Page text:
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Awfulize.

That’s the word to which my therapist friend, Paula Batts, introduced me.

We were talking about how the economic crisis was rippling through the people of our congregation. We began to count the ways: economic stress for individuals and the church, family stress, marital stress, emotional distress, stress among friends and business partners.

She suggested that one of the most pervasive reactions to the crisis was the way people had begun to amplify and exaggerate any hint of bad news and jump to the most dire conclusions. Here are a few definitions:

Awfulize: To see the worst, most awful possibilities and assume they will be our future.

Awfulize: To do what the children of Israel did in the wilderness when things got tough. They began to long for the good old days of slavery back in Egypt.

Awfulize: To join the disciples in their chorus of doom and gloom on Friday night of Holy Week.

Awfulize: To see declining receipts or unhappy church members or unplanned detours as signs of failure in a local church, rather than an opportunity to discover God’s unfailing provisions in the midst of crisis.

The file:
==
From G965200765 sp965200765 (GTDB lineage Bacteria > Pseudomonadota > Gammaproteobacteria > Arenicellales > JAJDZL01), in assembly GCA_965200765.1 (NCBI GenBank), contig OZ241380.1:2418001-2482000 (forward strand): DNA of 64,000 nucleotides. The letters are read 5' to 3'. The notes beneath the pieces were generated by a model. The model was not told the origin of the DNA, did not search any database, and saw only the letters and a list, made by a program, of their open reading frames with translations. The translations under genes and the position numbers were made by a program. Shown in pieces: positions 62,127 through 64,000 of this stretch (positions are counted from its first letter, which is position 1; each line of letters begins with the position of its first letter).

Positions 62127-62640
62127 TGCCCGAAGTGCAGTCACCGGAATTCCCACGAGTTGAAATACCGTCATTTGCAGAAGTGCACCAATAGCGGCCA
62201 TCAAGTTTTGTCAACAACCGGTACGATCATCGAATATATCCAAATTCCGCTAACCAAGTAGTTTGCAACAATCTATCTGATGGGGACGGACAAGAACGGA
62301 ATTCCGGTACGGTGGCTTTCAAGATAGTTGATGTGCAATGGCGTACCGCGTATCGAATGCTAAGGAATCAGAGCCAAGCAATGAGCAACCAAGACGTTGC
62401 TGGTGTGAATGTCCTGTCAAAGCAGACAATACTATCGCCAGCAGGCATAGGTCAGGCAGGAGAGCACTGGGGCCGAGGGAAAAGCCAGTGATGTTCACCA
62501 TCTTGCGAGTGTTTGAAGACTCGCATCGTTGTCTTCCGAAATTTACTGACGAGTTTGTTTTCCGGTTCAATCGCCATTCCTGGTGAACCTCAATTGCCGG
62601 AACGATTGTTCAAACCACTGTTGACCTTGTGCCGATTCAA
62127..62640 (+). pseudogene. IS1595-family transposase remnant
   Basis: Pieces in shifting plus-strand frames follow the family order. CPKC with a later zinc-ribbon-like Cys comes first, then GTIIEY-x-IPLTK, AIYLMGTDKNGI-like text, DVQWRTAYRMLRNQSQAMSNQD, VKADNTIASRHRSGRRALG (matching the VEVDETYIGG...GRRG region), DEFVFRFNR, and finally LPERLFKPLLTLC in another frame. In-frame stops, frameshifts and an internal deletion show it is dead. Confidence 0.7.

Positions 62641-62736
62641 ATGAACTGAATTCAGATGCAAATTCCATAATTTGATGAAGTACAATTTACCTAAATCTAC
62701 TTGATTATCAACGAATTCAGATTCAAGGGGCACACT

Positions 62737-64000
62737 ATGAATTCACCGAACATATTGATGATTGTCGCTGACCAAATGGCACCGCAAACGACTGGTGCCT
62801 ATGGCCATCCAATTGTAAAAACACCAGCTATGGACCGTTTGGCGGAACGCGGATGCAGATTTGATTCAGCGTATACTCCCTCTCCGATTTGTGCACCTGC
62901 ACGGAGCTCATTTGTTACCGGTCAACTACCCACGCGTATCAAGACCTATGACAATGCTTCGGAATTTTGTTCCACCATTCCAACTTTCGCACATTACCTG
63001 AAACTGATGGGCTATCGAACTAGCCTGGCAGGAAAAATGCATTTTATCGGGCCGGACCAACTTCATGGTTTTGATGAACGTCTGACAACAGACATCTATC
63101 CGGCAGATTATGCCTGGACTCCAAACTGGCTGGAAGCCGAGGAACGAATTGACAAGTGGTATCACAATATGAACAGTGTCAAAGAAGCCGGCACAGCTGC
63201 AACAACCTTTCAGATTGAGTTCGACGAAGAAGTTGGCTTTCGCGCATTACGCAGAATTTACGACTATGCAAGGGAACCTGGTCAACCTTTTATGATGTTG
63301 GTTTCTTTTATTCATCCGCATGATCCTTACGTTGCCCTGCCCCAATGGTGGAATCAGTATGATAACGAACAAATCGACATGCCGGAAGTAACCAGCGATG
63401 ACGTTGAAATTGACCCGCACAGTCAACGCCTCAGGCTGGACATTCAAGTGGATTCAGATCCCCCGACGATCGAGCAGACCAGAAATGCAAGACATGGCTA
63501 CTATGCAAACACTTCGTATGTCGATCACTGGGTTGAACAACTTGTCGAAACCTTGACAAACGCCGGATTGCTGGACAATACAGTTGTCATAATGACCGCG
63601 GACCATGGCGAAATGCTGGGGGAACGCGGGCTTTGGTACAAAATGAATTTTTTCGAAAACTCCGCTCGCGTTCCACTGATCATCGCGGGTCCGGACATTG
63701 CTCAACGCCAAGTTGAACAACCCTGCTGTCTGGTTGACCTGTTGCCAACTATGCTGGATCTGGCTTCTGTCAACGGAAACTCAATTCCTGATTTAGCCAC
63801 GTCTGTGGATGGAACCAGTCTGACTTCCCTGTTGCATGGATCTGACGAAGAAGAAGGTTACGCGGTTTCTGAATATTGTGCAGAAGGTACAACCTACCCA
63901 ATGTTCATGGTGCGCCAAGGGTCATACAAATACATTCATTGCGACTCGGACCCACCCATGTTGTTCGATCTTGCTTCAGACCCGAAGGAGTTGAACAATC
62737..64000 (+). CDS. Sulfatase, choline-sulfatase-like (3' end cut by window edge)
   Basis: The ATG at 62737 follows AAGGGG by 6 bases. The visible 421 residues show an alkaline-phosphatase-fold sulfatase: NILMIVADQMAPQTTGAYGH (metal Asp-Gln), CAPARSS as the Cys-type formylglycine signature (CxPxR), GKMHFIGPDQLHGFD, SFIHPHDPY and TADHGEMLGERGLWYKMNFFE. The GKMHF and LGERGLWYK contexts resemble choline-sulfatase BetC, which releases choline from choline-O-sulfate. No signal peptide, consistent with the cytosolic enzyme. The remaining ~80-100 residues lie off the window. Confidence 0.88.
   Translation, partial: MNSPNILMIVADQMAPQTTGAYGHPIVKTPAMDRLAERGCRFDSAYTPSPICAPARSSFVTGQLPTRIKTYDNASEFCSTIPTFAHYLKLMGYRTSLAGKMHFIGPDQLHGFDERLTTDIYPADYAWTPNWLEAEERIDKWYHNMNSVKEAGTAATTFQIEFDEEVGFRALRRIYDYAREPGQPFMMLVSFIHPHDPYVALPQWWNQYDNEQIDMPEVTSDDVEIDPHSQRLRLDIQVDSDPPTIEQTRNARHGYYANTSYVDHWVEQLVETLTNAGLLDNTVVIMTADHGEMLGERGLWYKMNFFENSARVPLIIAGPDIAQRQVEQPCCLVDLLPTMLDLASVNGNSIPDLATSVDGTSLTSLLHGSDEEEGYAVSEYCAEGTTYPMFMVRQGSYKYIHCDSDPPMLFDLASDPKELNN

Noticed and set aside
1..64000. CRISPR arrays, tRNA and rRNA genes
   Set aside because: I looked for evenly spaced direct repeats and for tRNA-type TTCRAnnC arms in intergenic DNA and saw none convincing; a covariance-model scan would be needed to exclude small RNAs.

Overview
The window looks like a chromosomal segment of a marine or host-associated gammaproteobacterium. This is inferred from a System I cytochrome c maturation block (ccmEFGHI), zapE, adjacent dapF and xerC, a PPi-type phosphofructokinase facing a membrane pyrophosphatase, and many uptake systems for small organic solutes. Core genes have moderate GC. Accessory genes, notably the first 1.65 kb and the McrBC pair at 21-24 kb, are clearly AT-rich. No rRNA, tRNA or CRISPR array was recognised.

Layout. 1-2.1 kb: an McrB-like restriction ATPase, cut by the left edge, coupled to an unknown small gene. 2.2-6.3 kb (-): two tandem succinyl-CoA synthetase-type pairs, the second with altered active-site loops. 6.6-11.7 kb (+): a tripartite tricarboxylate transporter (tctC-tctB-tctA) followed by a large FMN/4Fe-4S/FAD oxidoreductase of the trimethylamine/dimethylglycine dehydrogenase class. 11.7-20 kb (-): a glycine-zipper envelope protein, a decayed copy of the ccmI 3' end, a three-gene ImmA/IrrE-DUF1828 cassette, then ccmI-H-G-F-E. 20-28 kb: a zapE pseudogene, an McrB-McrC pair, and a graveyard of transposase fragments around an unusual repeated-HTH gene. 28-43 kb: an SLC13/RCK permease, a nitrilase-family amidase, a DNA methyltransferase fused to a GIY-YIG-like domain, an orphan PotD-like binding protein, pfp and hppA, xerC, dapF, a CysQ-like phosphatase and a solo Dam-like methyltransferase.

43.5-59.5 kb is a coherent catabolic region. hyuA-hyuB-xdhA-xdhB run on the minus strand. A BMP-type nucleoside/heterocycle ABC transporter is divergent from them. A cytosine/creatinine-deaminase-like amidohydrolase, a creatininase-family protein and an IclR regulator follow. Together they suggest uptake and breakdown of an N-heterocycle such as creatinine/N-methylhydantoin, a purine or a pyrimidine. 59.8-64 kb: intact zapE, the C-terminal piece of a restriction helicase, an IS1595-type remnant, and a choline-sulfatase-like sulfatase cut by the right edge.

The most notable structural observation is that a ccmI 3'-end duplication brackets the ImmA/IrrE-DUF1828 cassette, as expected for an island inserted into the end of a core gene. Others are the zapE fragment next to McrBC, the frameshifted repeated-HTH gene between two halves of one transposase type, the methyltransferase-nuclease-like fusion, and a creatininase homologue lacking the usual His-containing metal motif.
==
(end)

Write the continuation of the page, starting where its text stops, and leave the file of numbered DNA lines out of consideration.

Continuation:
Awfulize: To put stock in political pundits, economic experts or prevailing conventional wisdom and to give in to panicky reactivity and fear.

The next time you’re tempted to awfulize, think again. There is a better way.

It is the way of tenacious and courageous biblical faith, no matter the headwind. It is the way of the disciples and saints and martyrs, who remained resolute and faithful despite hardship, persecution and even death.

Awfulize: To betray who and what we are as disciples of Jesus Christ.

Awfulize: An unhealthy and unseemly attitude for the people of God.

Our culture desperately needs healthy and resilient churches and leaders who can rise above the circumstances of the day and offer a dynamic counter message.

Let’s reverse this faithless trend and instead reclaim our heritage as people guided by faith, hope and love. Then we will truly have offered something new and different to the world around us.

Bill Wilson is president of the Center for Congregational Health in Winston-Salem, N.C.

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